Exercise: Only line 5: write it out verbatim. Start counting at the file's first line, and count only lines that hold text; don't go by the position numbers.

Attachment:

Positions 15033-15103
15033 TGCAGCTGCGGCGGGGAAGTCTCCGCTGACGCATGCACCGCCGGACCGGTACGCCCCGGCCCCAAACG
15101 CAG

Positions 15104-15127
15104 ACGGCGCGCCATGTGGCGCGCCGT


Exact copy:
15104 ACGGCGCGCCATGTGGCGCGCCGT